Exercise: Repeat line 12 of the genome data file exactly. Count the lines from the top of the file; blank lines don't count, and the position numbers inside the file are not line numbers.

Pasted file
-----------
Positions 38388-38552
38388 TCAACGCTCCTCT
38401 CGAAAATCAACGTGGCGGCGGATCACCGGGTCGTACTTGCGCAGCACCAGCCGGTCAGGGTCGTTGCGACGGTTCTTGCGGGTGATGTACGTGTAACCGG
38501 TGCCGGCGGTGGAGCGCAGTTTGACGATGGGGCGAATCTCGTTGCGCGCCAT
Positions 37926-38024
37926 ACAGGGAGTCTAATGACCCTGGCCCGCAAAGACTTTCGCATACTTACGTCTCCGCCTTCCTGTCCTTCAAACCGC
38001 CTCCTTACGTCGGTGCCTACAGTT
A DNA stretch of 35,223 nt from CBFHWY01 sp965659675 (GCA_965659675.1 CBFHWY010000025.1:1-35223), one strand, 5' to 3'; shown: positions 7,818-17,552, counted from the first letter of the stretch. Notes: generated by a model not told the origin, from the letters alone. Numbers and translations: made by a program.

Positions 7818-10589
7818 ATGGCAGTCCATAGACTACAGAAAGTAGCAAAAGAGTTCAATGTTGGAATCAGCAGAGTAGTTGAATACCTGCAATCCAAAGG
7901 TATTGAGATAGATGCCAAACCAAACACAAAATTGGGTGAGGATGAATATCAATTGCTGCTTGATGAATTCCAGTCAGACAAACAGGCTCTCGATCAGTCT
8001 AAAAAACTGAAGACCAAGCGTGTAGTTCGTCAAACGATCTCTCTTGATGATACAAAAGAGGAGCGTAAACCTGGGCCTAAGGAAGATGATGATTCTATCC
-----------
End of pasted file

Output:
8001 AAAAAACTGAAGACCAAGCGTGTAGTTCGTCAAACGATCTCTCTTGATGATACAAAAGAGGAGCGTAAACCTGGGCCTAAGGAAGATGATGATTCTATCC